Gerda Taro: The forgotten female photographer whose death and photos changed how we see war

Google Doodle celebrates the life and birthday of the iconic war photographer Gerda Taro

Chelsea Ritschel
Wednesday 01 August 2018 20:49 BST
Google celebrates the life of wartime photographer Gerda Taro on her 108th birthday

In honour of Gerda Taro’s 108th birthday, Google is recognising the female wartime photographer with a Google Doodle.

Ms Taro, the first female photographer killed in action, was born in Stuttgart, Germany in 1910 - before moving to France in 1933, shortly after Adolf Hitler was elected chancellor.

In Paris, Ms Taro, known as “the little red fox” for her ginger hair and small stature, met fellow refugee Andre Friedmann, whom she befriended and who taught her the basics of photography.

It was during this time that the pair decided to shed the names they came to Paris with and invent new identities. Mr Friedmann became Robert Capa and Gerta Pohorylle changed to Gerda Taro.

Working together, as friends and lovers, the pair covered the Spanish Civil War in Barcelona as a team when it broke out in 1936, producing black-and-white photographs of the resistance fighters for the newspaper Ce Soir.

Mr Capa’s work during the war led to him becoming one of the most recognised war photographers of all time - while Ms Taro also made a name for herself.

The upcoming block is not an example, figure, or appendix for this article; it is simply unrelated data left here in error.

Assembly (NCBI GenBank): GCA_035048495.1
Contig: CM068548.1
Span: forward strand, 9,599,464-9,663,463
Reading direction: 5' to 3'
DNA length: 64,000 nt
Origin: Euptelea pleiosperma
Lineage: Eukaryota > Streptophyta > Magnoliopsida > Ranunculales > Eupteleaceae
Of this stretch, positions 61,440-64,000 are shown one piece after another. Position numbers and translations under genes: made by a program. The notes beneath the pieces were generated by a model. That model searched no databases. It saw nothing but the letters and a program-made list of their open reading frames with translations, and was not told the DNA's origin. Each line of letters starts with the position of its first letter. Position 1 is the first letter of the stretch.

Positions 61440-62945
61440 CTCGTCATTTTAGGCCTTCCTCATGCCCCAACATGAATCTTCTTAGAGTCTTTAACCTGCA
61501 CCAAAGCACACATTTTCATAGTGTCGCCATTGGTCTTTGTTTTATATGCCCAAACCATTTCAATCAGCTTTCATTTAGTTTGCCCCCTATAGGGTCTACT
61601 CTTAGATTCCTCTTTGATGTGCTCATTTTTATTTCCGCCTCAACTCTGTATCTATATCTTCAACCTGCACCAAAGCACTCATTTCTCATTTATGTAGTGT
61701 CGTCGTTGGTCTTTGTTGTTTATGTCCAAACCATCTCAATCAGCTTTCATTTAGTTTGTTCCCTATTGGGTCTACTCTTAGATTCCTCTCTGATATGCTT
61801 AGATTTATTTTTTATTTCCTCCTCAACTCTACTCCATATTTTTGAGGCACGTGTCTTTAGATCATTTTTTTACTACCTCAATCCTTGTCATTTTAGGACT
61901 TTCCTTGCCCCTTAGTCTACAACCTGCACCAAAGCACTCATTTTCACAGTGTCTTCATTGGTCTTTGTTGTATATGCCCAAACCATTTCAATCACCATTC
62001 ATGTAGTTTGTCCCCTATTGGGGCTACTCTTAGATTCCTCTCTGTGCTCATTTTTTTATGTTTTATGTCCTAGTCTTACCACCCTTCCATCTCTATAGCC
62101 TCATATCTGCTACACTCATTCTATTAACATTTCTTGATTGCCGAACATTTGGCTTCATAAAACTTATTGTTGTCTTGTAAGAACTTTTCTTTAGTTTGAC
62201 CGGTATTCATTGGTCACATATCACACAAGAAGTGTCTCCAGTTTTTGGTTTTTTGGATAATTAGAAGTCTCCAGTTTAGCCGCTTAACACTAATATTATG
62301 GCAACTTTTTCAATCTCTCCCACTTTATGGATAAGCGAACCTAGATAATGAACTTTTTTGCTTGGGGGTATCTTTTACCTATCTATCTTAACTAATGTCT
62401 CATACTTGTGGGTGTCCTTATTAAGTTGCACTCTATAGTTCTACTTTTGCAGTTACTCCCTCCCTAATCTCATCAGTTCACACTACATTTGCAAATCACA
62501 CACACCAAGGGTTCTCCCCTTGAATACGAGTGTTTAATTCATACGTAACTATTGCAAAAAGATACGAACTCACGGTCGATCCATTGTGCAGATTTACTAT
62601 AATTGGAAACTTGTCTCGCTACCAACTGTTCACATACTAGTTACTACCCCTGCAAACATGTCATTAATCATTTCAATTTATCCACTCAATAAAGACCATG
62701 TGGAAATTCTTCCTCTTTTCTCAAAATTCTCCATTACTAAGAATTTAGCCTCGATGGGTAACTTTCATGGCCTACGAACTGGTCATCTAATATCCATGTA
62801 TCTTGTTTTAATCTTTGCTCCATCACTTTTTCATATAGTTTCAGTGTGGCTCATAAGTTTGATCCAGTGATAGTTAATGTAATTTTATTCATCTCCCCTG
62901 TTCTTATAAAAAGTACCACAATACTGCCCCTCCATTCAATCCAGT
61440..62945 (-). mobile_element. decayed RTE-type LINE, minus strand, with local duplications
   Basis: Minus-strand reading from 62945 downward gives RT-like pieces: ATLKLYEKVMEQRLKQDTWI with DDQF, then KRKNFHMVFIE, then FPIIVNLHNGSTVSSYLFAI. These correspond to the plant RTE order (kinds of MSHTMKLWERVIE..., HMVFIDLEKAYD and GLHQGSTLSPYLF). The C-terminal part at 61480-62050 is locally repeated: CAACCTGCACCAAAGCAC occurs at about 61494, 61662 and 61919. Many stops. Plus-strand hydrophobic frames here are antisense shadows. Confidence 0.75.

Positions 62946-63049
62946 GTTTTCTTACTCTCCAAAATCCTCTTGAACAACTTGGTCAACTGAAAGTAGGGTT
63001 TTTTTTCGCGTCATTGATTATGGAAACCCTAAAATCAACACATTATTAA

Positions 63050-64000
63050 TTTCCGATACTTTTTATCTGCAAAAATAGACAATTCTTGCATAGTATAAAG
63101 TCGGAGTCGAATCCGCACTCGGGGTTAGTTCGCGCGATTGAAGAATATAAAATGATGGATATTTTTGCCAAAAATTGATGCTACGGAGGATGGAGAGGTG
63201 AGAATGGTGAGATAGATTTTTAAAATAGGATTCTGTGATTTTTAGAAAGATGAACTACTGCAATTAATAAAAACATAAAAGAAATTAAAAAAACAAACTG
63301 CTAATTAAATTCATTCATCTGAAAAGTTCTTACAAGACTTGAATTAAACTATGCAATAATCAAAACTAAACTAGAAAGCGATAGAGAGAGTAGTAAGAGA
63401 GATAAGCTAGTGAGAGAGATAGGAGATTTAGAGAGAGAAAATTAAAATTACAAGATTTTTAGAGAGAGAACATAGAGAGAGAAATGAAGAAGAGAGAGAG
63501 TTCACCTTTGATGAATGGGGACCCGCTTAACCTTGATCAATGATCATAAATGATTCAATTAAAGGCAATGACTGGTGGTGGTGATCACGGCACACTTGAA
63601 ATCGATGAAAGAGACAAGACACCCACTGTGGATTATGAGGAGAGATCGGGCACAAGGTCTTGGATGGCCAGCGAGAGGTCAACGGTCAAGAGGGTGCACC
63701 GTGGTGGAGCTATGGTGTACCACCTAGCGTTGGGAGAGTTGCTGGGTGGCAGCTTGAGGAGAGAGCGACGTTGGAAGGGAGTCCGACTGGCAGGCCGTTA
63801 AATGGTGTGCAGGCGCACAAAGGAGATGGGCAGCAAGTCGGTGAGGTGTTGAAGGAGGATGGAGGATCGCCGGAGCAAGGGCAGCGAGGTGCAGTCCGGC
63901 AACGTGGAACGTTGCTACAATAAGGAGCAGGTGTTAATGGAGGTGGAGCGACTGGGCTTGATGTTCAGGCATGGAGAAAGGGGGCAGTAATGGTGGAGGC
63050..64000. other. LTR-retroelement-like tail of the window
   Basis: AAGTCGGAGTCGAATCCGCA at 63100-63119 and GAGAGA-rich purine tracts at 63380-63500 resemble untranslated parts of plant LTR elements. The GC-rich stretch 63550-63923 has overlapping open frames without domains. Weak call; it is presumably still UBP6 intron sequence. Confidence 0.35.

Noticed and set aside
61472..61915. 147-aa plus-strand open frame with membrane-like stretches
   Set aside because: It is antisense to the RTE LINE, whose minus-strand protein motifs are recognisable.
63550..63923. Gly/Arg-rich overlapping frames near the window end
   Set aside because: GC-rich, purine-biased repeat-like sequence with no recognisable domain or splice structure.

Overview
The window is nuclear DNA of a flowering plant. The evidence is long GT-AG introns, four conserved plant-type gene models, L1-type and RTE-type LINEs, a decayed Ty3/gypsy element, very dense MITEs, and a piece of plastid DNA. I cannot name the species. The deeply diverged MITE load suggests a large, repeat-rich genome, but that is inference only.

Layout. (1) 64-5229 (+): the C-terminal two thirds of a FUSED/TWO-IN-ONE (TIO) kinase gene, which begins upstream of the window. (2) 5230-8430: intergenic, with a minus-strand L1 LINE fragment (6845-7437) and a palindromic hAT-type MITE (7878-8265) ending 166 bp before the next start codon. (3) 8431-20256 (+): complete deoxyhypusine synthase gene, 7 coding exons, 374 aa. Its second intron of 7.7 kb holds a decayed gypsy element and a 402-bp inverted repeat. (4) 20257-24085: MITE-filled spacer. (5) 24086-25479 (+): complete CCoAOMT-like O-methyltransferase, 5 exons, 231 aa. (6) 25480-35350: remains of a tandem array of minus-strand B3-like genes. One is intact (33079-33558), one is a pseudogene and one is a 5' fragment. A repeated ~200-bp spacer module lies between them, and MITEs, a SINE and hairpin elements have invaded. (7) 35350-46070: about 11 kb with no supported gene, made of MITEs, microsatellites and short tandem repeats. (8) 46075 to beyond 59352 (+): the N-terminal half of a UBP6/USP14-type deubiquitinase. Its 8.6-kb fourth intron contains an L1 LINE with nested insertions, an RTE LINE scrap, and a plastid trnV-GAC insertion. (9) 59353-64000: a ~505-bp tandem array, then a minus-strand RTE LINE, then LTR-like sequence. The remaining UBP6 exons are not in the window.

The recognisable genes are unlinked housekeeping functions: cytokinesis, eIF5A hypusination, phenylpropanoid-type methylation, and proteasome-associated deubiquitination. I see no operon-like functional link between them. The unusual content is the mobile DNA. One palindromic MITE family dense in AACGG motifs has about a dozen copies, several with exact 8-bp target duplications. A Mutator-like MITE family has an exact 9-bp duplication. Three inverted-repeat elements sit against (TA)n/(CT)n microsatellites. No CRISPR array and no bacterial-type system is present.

By the next year, Ms Taro felt confident enough in her photography skills to work on her own, which she did for the last five months of her career and life.

In July 1937, at the age of 26, Gerda Taro was crushed by a tank while covering the Republican offensive in Brunete - and died from her injuries shortly after.

Her photographs from the day were never found.

Although her career was tragically cut short, Ms Taro’s bravery in the face of war and conflict lived on through the images she captured.

During her life and after her death, many of her photographs were incorrectly attributed to Mr Capa - as the pair had famously worked together to capture and bring wartime realities to the public.

However, in 2007, 4,500 negatives taken by Ms Taro, Mr Capa and photographer David Seymour during the war and previously considered lost were found in Mexico City - shedding new light on the female photographer’s impressive career.

The photos were exhibited at the International Centre of Photography.

As her friend and mentor Mr Capa once famously said, and which Gerda Taro embodied in her career: “If your pictures aren’t good enough, you’re not close enough.”

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